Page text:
Diet of Pentecost

The Mainzer Hoffest (literally "Mainz court festival") or Diet of Pentecost was a Hoftag (imperial diet) of the Holy Roman Empire started in Mainz on 20 May 1184.[1] It was organised by Emperor Frederick I on the island of Maaraue in front of Mainz in the mouth of the Main on the occasion of Pentecost. Due to its large number of visitors and its cultural pleasures, it represented a highlight of the knightly way of life and the development of power of the dynasty of Hohenstaufen.

Depiction of the Diet of Mainz in 1184 in theSächsische Weltchronik, Northern Germany, First Quarter 14th Century, Berlin, State Library of Prussian Cultural Heritage.

PreparationEdit

In 1183, after successes in Italian politics and the subjugation of Henry the Lion at the beginning of the 1180s, Emperor Frederick I announced a court day in Mainz for the following year. A city of wooden buildings and tents was to be built especially for the court day. In its centre the palace of the emperor and a church were built. Since the Court Day had already been announced a year in advance, French, Spanish, English, Italian and Balkan visitors were able to arrive in addition to visitors from the imperial territories north of the Alps.

FestivitiesEdit

Modern concrete relief on the building of the Hochschule Mainz in Rheinstraße 19: Diet of Pentecost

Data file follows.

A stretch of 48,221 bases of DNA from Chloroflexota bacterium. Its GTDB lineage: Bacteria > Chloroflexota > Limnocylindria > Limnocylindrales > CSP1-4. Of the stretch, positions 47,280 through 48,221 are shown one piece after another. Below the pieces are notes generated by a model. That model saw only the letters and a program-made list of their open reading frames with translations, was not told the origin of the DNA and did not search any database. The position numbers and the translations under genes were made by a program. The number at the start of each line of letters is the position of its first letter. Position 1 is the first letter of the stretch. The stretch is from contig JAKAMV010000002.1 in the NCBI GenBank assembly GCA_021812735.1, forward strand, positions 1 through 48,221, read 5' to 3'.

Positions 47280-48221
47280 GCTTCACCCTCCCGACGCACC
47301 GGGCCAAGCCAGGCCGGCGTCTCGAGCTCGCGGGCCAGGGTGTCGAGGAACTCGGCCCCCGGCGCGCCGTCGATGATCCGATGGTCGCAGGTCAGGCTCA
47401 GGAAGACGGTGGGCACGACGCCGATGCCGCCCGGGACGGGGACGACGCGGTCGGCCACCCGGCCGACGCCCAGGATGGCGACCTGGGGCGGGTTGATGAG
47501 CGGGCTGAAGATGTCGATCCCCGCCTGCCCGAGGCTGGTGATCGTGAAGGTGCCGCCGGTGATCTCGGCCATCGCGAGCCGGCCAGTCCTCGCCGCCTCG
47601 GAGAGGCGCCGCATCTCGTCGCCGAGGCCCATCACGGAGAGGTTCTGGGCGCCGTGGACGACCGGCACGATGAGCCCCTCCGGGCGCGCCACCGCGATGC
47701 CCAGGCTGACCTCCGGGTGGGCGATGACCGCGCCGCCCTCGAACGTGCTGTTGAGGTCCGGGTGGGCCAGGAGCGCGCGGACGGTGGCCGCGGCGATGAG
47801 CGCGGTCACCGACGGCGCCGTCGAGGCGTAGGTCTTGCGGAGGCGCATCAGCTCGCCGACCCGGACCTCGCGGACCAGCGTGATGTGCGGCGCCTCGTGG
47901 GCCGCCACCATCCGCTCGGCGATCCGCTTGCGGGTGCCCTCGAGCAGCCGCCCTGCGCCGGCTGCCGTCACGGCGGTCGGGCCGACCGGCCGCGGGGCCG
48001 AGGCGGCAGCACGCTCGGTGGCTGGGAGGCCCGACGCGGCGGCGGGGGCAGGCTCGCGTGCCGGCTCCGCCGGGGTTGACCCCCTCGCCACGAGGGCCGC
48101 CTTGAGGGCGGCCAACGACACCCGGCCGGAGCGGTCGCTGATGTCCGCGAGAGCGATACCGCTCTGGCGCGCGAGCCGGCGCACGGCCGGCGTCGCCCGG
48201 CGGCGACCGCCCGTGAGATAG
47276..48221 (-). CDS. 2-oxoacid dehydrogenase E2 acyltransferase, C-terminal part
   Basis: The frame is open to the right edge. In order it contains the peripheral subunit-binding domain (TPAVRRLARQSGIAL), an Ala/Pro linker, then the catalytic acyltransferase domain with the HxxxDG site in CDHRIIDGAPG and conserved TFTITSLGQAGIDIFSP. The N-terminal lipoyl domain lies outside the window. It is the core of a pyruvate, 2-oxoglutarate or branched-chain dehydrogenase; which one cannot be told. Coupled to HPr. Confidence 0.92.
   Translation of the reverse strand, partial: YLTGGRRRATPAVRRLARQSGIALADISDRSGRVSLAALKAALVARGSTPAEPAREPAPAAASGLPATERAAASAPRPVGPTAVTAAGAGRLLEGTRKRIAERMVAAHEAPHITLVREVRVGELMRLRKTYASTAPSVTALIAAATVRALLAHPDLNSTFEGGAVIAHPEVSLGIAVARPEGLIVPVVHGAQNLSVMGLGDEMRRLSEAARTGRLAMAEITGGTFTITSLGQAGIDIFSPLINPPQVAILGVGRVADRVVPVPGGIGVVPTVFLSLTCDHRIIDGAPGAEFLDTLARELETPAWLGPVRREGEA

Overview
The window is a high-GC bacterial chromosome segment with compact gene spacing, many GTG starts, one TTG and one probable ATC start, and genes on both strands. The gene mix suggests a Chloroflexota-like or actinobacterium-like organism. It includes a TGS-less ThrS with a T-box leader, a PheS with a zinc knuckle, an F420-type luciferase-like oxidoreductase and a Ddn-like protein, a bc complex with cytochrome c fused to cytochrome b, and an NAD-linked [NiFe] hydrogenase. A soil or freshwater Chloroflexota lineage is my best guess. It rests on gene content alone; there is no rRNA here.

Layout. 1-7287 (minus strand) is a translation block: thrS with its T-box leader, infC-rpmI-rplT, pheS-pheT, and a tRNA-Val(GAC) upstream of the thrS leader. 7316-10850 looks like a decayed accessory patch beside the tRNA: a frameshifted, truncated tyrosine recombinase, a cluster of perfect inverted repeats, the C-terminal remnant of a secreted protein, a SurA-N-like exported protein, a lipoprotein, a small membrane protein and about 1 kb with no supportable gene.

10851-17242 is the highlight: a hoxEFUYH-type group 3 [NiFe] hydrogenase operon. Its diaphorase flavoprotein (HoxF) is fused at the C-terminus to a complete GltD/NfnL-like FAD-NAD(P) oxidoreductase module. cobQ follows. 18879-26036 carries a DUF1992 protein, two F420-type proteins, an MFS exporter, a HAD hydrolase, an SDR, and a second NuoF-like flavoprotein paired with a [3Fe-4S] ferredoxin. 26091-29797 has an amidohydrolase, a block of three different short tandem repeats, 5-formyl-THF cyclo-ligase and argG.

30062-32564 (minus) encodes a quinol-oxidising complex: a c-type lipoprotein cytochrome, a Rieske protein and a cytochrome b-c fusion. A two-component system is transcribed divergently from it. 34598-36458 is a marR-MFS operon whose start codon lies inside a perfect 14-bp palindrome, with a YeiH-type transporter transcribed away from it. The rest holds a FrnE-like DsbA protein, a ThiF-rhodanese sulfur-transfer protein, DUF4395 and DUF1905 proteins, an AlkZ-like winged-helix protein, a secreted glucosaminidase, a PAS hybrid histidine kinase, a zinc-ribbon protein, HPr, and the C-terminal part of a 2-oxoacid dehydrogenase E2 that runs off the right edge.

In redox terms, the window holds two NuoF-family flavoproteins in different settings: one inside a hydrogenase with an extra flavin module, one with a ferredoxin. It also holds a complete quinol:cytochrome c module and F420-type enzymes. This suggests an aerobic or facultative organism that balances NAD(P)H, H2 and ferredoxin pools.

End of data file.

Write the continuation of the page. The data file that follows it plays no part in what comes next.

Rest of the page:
The Diet of Mainz began on 20 May 1184. On this Pentecote the high mass was celebrated in the wooden church with the participation of the crowned imperial couple. The Emperor's swordbearer was the Count of Hainaut. The Chancellor of the Count of Hainaut, Gislebert of Mons, retrospectively claimed that there had been a dispute among the most powerful princes over the right to carry a sword and that it had ultimately been left to the Count of Hainaut, since he had been highly celebrated and related to many of the princes present. While research partly followed this judgement and noted that the emperor wanted to show the count his favour on the Lower Rhine because of his strategic importance, ritual research came to a different conclusion. Since there is no evidence that the princes had ever argued about this service before, it is assumed that the Count of Hainaut was forced to carry a sword as a symbolic form of classification into the ruling system, especially since he was also elevated to the rank of Imperial Prince at court day (Gerd Althoff).

Following his entry into the cathedral, a large banquet took place, during which the greats of the empire provided the court offices of the innkeeper, Truchsesses, chamberlain and marshal.